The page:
10-second review: This author is probably right—logic is a problem, not only in writing, but in conversational exchanges.
Title: “Gateways to Writing Logical Arguments.” TM McCann. English Journal (July 2010), 33-39.
Summary: In preparing for writing, identify the problems with logic in newspaper articles and in normal conversation. Unfortunately, the article does not shed much light on how to analyze the problems in logic in oral give-and-take.
What the article does do is give a model refutation for a parents’ and students’ typical argument.
Timmy: I should have your permission to stay out after curfew at the skateboard park.
Parent: No way.
Timmy: Oh, come on. All of my friends are doing it.
Parent: Yeah, and if all of your friends jumped off a bridge into the Chicago River, would you do that too?
Now here’s a model of how the parent and student should argue:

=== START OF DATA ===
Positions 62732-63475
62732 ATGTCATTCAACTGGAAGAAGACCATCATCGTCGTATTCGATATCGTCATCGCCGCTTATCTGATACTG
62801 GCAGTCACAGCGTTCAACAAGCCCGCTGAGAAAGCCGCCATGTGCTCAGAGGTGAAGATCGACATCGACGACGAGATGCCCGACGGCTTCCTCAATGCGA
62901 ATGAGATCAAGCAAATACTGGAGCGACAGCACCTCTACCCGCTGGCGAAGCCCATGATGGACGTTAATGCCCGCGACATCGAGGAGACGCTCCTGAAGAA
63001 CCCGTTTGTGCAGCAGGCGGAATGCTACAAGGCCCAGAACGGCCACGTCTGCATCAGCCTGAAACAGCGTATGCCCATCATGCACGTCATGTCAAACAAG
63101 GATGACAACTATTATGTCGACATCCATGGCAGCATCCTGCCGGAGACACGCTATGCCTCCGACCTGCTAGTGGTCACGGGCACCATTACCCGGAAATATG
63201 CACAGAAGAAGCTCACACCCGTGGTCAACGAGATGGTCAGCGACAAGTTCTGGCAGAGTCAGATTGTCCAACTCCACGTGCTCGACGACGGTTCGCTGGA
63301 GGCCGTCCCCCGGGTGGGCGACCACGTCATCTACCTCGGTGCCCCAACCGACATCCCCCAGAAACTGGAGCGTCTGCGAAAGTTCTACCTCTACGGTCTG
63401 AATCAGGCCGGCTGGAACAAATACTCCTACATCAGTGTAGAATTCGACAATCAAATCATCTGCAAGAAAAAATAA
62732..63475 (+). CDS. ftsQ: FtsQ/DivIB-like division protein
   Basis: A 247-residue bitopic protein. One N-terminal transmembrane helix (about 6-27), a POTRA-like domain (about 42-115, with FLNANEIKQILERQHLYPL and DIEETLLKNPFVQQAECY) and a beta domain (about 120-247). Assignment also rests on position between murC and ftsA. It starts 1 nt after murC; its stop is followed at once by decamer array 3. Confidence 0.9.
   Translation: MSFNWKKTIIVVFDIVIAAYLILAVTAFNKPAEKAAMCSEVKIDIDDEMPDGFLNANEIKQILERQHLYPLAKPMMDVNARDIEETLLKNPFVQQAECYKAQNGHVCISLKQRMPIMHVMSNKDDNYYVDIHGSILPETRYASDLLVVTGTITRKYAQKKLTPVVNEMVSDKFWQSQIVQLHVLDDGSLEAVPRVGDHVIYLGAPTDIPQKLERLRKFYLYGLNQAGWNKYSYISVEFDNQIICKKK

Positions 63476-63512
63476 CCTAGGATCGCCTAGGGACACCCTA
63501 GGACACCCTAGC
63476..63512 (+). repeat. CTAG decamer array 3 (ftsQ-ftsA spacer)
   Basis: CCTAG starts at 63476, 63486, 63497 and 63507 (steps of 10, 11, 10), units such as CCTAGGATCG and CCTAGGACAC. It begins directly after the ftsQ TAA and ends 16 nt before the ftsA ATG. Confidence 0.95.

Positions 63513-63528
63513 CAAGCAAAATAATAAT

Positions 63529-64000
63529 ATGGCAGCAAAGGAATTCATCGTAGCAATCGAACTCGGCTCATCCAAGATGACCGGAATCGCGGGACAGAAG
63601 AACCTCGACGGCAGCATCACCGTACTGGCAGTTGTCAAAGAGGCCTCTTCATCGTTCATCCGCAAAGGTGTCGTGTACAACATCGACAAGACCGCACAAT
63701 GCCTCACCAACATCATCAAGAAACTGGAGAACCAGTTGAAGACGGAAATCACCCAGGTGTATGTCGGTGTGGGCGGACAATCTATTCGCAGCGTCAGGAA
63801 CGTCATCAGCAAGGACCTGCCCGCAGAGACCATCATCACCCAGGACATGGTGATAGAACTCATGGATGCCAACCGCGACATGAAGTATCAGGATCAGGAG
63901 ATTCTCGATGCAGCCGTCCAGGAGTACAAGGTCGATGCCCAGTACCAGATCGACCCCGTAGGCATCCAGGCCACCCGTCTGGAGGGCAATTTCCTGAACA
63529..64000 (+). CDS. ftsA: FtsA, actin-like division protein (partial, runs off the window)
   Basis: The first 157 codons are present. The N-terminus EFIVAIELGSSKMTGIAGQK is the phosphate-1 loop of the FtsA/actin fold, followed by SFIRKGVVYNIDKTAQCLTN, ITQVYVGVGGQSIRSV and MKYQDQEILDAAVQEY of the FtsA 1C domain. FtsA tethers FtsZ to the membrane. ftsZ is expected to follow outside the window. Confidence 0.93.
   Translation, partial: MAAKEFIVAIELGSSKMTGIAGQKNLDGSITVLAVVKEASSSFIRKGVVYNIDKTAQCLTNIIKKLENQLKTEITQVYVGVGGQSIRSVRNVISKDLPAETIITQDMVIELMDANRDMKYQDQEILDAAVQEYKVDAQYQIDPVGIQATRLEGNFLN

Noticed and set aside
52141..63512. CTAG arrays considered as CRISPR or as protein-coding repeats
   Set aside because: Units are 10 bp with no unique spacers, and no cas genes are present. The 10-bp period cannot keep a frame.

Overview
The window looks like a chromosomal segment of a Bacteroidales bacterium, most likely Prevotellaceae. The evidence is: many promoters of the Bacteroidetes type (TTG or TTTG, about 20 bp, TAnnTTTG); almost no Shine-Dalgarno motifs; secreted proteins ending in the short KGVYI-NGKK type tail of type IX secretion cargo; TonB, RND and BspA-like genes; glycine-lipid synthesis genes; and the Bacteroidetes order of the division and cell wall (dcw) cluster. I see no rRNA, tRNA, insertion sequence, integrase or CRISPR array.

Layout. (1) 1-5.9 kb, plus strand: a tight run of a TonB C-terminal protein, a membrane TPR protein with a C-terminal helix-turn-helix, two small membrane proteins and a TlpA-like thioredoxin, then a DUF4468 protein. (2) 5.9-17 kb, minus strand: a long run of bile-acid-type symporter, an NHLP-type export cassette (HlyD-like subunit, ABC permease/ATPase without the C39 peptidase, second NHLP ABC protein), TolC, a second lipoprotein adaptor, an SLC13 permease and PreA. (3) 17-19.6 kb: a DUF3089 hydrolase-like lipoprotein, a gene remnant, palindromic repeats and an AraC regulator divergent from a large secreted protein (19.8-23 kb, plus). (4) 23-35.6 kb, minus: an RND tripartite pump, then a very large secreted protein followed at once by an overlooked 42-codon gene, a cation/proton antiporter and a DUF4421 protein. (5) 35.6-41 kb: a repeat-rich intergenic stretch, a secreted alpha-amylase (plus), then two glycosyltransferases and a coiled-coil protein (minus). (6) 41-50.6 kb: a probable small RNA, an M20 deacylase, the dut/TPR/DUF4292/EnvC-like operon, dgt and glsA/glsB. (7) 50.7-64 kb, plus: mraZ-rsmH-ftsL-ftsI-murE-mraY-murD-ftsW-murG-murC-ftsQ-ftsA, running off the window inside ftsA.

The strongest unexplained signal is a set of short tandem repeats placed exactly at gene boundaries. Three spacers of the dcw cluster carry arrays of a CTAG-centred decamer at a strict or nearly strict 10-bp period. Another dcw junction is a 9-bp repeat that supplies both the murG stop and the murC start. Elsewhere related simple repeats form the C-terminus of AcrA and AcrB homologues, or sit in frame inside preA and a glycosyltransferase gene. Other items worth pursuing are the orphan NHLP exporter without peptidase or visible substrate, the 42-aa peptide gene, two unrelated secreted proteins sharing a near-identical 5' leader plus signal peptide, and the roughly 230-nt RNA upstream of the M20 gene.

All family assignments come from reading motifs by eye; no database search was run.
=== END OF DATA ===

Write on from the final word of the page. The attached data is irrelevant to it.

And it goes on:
June: I should have your permission to stay out after curfew at the skateboard park.
Parent: Why do you think you should have permission?
June: All of my friends are doing it.
Parent: So what? How does your friends’ behavior warrant your staying at the park?
June: Adolescents feel a strong need to define their identity by joining with friends in shared experiences.
Parent: How do you know that to be true?
June: A recent survey of 582 child psychologists revealed that 87% of the respondents recognized that children who are excluded from joining with peer-sponsored group activities felt isolated and lonely.
I can hear my saying to June: Well, you still can’t stay out.
June: why not?
Me: Because I say so.
The author frames the question—how can we analyze the logic in oral arguments in preparation for writing arguments? If students gathered examples of discussions in which logic is involved, the teacher and students could have some fun analyzing them and offering alternatives. But then they would need to apply what they have learned to writing. RayS.